Preliminary Study Suggests Gene Therapy Slows Alzheimer’s Progression
]]>Alzheimer’s disease]]> is a progressive brain disorder in which nerve cells in the brain become damaged, affecting memory, thinking processes, and behavior. The death of cholinergic nerve cells, a specific type of nerve cell in the brain, appears to contribute most to cognitive decline. Thus, current research efforts have focused on methods to prevent cholinergic nerve cell degeneration.
Researchers have identified a substance called nerve growth factor (NGF), which is known to prevent cell death and stimulate cell function. Although NGF is not a newly identified substance, researchers have struggled for some time with how to increase its levels in the brain as a means to prevent cholinergic cell loss.
A new study published in the April 24, 2005 online issue of Nature Medicine describes how researchers sought to genetically modify cells from people with Alzheimer’s so they would produce NGF within the brain. People who had the genetically modified cells injected surgically into their brains showed increased brain activity and up to a 51% reduction in their rate of cognitive decline.
About the Study
Researchers from the University of California, San Diego School of Medicine took skin cells from eight people diagnosed with early Alzheimer's disease and genetically modified them in the lab so they would produce nerve growth factor (NGF). The researchers then performed brain surgery on each person with Alzheimer’s to implant the NGF-producing cells carefully into the damaged areas of the brain. Since the cells were from the subjects’ own skin, there was no risk of the kind of rejection seen when tissues and organs from other donors are transplanted.
The researchers evaluated changes in cognitive function with two tools, the Mini Mental State Examination (MMSE), and the Alzheimer Disease Assessment Scale-Cognitive Subcomponent (ADAS-Cog). The participants also had scans taken of their brain to evaluate brain activity changes.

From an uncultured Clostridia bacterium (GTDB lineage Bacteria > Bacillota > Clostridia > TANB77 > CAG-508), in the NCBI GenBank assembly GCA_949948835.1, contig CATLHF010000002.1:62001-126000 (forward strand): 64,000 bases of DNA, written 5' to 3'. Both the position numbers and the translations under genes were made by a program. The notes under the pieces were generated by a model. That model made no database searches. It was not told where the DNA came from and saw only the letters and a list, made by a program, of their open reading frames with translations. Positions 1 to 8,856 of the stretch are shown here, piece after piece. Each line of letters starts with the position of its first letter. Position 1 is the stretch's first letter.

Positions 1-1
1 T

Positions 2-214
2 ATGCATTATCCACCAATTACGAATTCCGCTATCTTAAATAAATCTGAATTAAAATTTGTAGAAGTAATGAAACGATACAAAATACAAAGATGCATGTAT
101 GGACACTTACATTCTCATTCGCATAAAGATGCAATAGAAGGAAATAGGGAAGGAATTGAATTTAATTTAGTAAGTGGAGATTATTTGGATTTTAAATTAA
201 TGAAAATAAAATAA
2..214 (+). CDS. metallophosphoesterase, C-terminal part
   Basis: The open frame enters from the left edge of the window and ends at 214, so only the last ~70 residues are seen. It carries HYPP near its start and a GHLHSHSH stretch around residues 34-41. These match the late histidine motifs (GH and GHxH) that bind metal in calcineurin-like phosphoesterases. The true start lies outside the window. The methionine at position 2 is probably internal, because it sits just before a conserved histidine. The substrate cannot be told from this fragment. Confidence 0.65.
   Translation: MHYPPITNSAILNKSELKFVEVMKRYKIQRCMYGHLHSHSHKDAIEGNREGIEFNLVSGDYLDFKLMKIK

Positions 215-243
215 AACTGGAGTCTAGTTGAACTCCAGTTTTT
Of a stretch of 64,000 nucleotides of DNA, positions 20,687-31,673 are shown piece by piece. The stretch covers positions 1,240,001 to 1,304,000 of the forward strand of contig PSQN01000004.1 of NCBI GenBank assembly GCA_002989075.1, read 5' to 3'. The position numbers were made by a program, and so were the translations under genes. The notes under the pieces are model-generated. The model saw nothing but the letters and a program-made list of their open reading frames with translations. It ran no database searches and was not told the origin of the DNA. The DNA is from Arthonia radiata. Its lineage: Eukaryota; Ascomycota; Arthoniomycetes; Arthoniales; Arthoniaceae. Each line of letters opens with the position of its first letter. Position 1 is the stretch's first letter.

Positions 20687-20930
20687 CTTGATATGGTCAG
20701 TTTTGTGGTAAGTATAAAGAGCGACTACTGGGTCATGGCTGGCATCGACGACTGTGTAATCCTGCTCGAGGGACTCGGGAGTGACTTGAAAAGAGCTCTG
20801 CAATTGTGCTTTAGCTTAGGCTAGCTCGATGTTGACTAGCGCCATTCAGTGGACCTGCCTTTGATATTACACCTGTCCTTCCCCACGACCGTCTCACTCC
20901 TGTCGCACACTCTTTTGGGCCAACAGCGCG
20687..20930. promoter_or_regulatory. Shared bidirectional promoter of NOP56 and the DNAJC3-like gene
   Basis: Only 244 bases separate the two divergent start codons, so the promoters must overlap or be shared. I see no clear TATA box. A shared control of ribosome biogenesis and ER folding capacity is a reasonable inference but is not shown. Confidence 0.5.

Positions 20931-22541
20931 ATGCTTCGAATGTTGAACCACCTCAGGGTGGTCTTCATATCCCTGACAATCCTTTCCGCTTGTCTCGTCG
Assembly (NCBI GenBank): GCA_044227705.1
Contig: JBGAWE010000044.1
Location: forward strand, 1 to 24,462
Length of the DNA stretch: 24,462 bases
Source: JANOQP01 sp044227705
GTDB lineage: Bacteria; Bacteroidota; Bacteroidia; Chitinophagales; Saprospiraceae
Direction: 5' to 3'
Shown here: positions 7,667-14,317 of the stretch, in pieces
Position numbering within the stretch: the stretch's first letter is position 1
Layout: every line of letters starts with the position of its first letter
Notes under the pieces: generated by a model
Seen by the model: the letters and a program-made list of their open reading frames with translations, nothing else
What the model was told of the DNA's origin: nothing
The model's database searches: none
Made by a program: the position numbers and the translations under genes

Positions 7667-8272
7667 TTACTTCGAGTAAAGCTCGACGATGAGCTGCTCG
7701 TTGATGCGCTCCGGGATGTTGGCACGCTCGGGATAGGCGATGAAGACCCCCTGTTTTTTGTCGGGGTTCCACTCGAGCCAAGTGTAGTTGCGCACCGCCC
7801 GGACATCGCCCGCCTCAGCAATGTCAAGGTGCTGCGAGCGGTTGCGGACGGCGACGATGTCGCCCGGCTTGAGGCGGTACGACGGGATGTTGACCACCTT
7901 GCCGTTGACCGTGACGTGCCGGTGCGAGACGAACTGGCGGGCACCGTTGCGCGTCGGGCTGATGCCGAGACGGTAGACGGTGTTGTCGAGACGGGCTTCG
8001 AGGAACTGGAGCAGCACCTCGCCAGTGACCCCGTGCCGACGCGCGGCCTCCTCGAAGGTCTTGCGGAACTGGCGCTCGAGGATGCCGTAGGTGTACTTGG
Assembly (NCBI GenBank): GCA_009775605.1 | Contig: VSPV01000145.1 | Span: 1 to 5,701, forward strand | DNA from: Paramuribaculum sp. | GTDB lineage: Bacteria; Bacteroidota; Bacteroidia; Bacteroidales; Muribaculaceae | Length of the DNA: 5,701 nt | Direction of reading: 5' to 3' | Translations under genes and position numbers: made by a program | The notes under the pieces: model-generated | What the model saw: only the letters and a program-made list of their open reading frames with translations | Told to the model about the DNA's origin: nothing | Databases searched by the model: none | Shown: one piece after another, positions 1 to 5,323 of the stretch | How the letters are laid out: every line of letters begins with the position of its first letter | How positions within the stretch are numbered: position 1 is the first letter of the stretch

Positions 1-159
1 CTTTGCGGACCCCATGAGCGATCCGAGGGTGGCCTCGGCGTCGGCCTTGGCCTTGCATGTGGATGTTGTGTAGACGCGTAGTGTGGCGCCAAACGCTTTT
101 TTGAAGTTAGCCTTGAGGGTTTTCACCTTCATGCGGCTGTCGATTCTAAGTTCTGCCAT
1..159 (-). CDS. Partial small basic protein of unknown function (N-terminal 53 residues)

Six of the eight participants completed the study. On average, participants were followed for 22 months, during which time those treated with the NGF-producing cells reduced their rate of cognitive decline by 36% to 51%, depending on the tool used to assess cognitive function. In addition, brain scans showed an increased use of glucose by the brain after the NGF-producing cells were injected, indicating increased brain function.
Researchers also performed an autopsy on the brain tissue of one participant who had died and found new cholinergic cell growth near the site of NGF injection. This finding suggests that cholinergic nerve cell loss—the hallmark of Alzheimer’s—may have been attenuated with gene therapy.
Although these results are promising, there are many limitations to this study. First of all, this is the first study of gene therapy to be conducted in humans with Alzheimer’s and, as such, it involved very few participants—only six who completed the study. There was also no control group of people on conventional Alzheimer’s treatments who could be compared to the patients treated with gene therapy. Thus, for both of these reasons, it is difficult to determine if the promising conclusions of the authors may be due to chance or other reasons, and not due to effective gene therapy.
Another limitation is that many data-gathering practices were modified half way through the study. For example, in the first two participants’ surgeries, the modified cells were injected only on one side of the brain, whereas the remaining six participants had cells injected on both sides.
How Does This Affect You?
This Phase I study is the first, albeit small-scale, attempt to use gene therapy in people with Alzheimer’s disease. Although the results were promising, much more research is needed to prove this therapy safe and effective, and the researchers caution this therapy alone is unlikely to be a cure for Alzheimer’s. It may be several years before a determination can be made as to whether gene therapy will become a viable treatment option for slowing the progression of Alzheimer’s.
Nevertheless, the study is significant for two reasons. First, there are no effective treatments for this devastating disease. Since drug therapy has proved only minimally effective, any new therapeutic strategy is welcome. The positive results of this study suggest that the progression of Alzheimer’s may be slowed.
Second, gene therapy may offer hope for many chronic diseases for which there is no effective cure. This study and others like it are just the beginning of a new field of medicine that will likely begin to bear fruit over the next few decades.
Alzheimer’s Foundation of America
Tuszynski, MH, Thal L, Pay M, et al. A phase I clinical trial of nerve growth factor gene therapy for Alzheimer disease. Nature Medicine . April 24, 2005.
Last reviewed April 29, 2005 by ]]>Richard Glickman-Simon, MD]]>
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